The Fundemental Changes During the Obama Era – What to buy?

If you don’t believe government policy can change the tides of the market, then you should learn your history. Throughout the history, government policies, fiscal, spending or tax related, all have a direct impact on the market. It’s one of the fundamental market movers.

And if you believe health care reform will pass during the Obama administration, then you can bet there will be fundamental changes to the market. And if you believe the public options is out of the door, which seems to be probable according to latest debate, then I have to say health cares and pharmaceuticals will be the ultimate winners. All for the simple fact of increasing demand and reduce cost. Even if there will be price control, hopefully not like the regulation on utilities, the total volume, per profit x demand, will go up.

Between health cares and pharmaceuticals, I prefer the former. In health care, you use client’s premium and funds to invest. It’s like getting a free loan. Ever wonder why Buffett are heavy into insurance? In pharmaceuticals, it is more speculating than health care. Big Pharms need to constantly build new products to keep its pipeline full. One drug can make or break a small company. Since no one can predict what drug a company can produce 10 or 20 years down the line, a company need to keep rebuild its moat, so I consider it as less of an investment over the long term than health cares.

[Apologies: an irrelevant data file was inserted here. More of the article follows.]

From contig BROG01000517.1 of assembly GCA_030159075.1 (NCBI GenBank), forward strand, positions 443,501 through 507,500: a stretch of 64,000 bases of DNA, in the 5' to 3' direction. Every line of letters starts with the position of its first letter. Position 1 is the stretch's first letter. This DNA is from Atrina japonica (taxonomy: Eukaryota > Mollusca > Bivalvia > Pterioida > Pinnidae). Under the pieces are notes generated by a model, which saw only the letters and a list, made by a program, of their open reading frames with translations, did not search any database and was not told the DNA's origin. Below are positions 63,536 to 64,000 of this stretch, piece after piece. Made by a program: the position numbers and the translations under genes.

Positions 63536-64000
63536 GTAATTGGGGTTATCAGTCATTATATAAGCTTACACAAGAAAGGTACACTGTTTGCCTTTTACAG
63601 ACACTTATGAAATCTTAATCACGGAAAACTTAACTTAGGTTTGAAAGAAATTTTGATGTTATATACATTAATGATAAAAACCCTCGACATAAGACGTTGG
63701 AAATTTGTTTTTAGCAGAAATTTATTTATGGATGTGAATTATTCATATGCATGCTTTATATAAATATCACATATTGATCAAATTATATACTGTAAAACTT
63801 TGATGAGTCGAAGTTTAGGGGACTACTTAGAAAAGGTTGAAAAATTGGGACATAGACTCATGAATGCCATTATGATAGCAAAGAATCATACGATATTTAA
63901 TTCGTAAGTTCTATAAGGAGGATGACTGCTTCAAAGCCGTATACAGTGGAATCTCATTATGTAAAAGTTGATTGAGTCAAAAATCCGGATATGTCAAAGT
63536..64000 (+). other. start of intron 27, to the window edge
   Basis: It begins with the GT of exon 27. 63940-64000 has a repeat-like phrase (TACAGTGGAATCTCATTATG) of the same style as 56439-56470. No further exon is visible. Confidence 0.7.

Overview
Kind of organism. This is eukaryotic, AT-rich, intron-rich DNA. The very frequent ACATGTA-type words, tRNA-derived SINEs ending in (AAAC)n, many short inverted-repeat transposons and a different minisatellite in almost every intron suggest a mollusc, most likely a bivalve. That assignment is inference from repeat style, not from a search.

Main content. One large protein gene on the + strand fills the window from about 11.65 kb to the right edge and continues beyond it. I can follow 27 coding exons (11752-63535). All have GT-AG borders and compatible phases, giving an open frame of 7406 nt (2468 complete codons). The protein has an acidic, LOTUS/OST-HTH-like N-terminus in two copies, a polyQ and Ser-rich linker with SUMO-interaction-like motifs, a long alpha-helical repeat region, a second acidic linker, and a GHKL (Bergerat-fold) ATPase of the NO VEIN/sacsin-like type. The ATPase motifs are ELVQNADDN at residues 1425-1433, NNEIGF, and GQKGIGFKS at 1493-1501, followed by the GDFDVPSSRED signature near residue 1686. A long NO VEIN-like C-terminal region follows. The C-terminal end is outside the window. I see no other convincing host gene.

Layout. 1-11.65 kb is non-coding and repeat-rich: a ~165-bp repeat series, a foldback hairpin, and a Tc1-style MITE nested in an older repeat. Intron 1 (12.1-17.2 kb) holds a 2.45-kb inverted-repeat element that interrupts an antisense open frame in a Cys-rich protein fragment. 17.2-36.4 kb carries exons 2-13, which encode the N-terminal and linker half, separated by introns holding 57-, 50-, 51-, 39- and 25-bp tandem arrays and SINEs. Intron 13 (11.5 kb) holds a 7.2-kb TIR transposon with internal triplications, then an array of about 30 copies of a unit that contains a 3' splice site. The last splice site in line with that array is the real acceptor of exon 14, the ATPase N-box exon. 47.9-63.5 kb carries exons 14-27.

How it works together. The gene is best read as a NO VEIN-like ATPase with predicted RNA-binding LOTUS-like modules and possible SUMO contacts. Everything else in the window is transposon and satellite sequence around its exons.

Okay if you are still with me, let’s now consider the best breed in the health care sector. Among: WLP, UNH, HUM,  AET, I think WLP and HUM have better financials. And WLP has more quantitative and qualitative advantages. I do have one concern with WLP and that is the heavy insider sales in the past months.

The verdict: if you believe the health care reform will pass without the public options, then buy WLP. And hopefully you have an opportunty to buy below the 200 days moving average.

Heck, even if you don’t believe anything, you can still buy WLP, because it’s a bull market. And the chance of you go wrong in the long term is much slim during this post-Lehman recovery era.